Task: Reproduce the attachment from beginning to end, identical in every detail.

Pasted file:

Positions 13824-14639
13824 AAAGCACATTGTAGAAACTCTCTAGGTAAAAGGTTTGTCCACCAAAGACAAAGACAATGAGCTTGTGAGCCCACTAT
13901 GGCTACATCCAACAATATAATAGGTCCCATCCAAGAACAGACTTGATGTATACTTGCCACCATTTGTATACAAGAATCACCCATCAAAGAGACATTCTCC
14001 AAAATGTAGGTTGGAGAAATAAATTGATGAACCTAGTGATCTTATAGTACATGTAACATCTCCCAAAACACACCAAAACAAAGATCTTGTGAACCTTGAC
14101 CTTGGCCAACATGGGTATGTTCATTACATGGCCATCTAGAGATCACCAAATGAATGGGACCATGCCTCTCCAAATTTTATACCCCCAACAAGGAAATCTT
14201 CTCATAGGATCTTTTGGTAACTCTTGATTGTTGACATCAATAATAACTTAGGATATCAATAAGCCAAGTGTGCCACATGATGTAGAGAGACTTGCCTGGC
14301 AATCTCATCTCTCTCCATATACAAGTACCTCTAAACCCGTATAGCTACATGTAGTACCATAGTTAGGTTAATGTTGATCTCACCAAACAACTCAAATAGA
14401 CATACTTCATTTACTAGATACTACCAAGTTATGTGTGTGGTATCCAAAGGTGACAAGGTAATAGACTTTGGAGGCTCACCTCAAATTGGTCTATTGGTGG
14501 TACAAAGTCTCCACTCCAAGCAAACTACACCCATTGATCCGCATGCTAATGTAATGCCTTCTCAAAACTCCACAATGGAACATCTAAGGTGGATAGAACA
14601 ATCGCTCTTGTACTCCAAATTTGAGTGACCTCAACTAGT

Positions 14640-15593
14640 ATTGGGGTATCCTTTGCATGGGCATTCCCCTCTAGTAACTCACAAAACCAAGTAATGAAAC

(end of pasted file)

Positions 13824-14639
13824 AAAGCACATTGTAGAAACTCTCTAGGTAAAAGGTTTGTCCACCAAAGACAAAGACAATGAGCTTGTGAGCCCACTAT
13901 GGCTACATCCAACAATATAATAGGTCCCATCCAAGAACAGACTTGATGTATACTTGCCACCATTTGTATACAAGAATCACCCATCAAAGAGACATTCTCC
14001 AAAATGTAGGTTGGAGAAATAAATTGATGAACCTAGTGATCTTATAGTACATGTAACATCTCCCAAAACACACCAAAACAAAGATCTTGTGAACCTTGAC
14101 CTTGGCCAACATGGGTATGTTCATTACATGGCCATCTAGAGATCACCAAATGAATGGGACCATGCCTCTCCAAATTTTATACCCCCAACAAGGAAATCTT
14201 CTCATAGGATCTTTTGGTAACTCTTGATTGTTGACATCAATAATAACTTAGGATATCAATAAGCCAAGTGTGCCACATGATGTAGAGAGACTTGCCTGGC
14301 AATCTCATCTCTCTCCATATACAAGTACCTCTAAACCCGTATAGCTACATGTAGTACCATAGTTAGGTTAATGTTGATCTCACCAAACAACTCAAATAGA
14401 CATACTTCATTTACTAGATACTACCAAGTTATGTGTGTGGTATCCAAAGGTGACAAGGTAATAGACTTTGGAGGCTCACCTCAAATTGGTCTATTGGTGG
14501 TACAAAGTCTCCACTCCAAGCAAACTACACCCATTGATCCGCATGCTAATGTAATGCCTTCTCAAAACTCCACAATGGAACATCTAAGGTGGATAGAACA
14601 ATCGCTCTTGTACTCCAAATTTGAGTGACCTCAACTAGT

Positions 14640-15593
14640 ATTGGGGTATCCTTTGCATGGGCATTCCCCTCTAGTAACTCACAAAACCAAGTAATGAAAC